So now, everyone has an opinion, they have room to differ, and that's what we're hearing. We're seeing that while we all thought we had the same goals, we're actually a small bit different from each other. I mean a "gamer" isn't just a "gamer". You no long just have "casual" or "hardcore". What you have is people. And when you have people, that means you get a lot of different ideas and desires.

Not all of these ideas and desires fit together, thus we get friction. Friction we're not comfortable with. Friction we haven't had to deal with in the past. New game is new. Expansion is expanded.

I think at some point, as raid leaders, officers, GMs, and bloggers, we're going to have to realize that we're dealing with real people. We're in a massively multiplayer online game, and that means we have to deal with other people. It's going to be hard to condense everything into one common and cohesive goal or idea. We have a diverse game that is getting more diverse as it evolves. It's something to be proud of! We're a part of something that's pretty damn cool.

I suppose I'm just reiterating here what y'all already know. I'm not really offering any particularly clever solutions to the problems I've read about on the net. However, I am trying to identify and acknowledge the problem, because, as any good addict knows, that's the first step in breaking the cycle.

For my group of friends, it means we really have to buckle down and communicate better. We need to be able to share our in-game desires and compromise on them. If you want to work well as a team, that means you may need to give a little bit.

"But its MY game," you say. "Should not I focus on what is fun for ME?". Sure, when you're soloing. But, my friend, you gave up the "me" when you decided to become part of the "team". Raiding is a team event, remember that. You may need to "man-up" some nights for the good of the team. Like real life, it's not always sunshine and butterflies.

If being part of a team is not fun for you, you may want to acknowledge that and recognize it as a personal problem and stop complaining about it. A lot of us officers, GMs, RLs, and bloggers are trying really hard to fit this game back into our collective comfort boxes, so we can make the right decisions and have the most fun even if it takes some "un-fun" effort. Why? Because it means something more to us than "just a game". Because when the going gets tough... and all that jazz.

For me, I'm confident my group of friends will be successful. We'll figure it out. We'll get better. That's the kind of people we are. At this point, you should probably ask yourself, what kind of person are you?

3 comments:

  1. I have said it before - I'll say it again - nice post. I enjoy reading your take on the game.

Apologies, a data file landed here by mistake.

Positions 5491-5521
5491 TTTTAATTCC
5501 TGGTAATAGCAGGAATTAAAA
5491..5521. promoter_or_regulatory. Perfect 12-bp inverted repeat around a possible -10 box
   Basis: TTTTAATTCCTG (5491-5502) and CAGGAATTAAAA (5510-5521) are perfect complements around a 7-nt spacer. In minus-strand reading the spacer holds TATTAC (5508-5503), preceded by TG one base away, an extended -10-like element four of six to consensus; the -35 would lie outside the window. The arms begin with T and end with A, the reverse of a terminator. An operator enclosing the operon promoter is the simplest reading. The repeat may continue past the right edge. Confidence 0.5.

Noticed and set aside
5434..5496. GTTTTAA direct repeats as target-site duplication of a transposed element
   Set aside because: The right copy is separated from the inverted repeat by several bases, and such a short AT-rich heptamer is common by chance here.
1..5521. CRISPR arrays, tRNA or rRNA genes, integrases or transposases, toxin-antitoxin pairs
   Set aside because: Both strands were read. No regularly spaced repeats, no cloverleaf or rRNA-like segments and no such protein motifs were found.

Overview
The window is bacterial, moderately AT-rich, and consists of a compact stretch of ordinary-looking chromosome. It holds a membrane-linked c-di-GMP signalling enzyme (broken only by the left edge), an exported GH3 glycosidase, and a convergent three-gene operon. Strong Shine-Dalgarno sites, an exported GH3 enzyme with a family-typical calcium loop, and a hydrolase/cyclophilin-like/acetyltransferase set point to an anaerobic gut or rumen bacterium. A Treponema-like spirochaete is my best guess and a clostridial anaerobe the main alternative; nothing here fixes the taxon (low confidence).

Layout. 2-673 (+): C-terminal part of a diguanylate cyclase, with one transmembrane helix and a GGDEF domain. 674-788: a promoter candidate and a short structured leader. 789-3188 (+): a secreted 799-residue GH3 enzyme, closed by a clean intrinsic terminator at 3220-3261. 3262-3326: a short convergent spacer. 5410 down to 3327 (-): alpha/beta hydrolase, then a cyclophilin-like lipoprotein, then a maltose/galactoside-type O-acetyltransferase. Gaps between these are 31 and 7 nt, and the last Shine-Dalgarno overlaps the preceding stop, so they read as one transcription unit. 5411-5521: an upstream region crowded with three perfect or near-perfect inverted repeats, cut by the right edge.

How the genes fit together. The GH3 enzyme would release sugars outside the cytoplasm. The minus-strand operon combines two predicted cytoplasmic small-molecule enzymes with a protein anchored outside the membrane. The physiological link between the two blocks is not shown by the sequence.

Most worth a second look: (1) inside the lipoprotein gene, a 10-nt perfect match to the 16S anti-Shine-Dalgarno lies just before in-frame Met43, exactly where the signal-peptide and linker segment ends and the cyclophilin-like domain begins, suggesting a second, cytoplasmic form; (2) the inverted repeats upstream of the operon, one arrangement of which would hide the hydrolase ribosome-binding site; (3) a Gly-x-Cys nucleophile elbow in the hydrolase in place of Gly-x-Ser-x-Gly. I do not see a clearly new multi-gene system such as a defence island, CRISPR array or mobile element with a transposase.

The times, they have changed. But it's not just the game, people change too.

    As I have mentioned before, I have played this game for four years. I rolled my first toon, joined a Guild one of my RL friends was in and immersed myself.

    I started raiding in Molten Core. I was part of my Guilds first kill of Chromaggus and Nefarion.

    I was part of every first boss kill as we cleared all of AQ40, I did 4-5 bosses in vanilla Naxx. Then BC came - I was part of every first kill as we cleared Kara, SSC,(more than 100 pulls on Vashj) and TK. I was there for all of Hyjal, Black Temple, and Sunwell.

    But as we progressed I got tired of the "bullshit"... the drama, the "e-peens", and I quit WOW.

    I came back after 4 months. But I no longer take part in the Guilds progression raids. I play with a group of friends. Each one of them used to be a "Hardcore Raider". The people I started raiding with. The people with the same thoughts and ideals I had.

    We all have the same goal of seeing new content, pushing ourselves, and most importantly, having FUN. Each one of us was tired of crap that comes with 25 man raids.

    We still have disagreements, but we have no drama. We don't argue over loot, we pass for each other; we play to have fun. We all have 2-3 level 80's that we can mix and match to get a group together, it does not matter, what we are doing, as long as we are doing it together, and having fun.

    We are not the most progressed 10man, but we have cleared to Yogg-Saron and are slowly putting a dent in him.

    Everything changes; the game, the people playing it. Ultimately how that change effects you is up to you.

    Desparatus.

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  2. Our guild took a bit of a break for a few weeks and everyone got too antsy so we jumped in to a guild merge a bit too early I think. It didn't work so we're trying another one.. if that doesn't work, it looks like I'll be taking a raiding break to level some alts lol.

    I'm having backflashes of my old experiences on the Alliance side.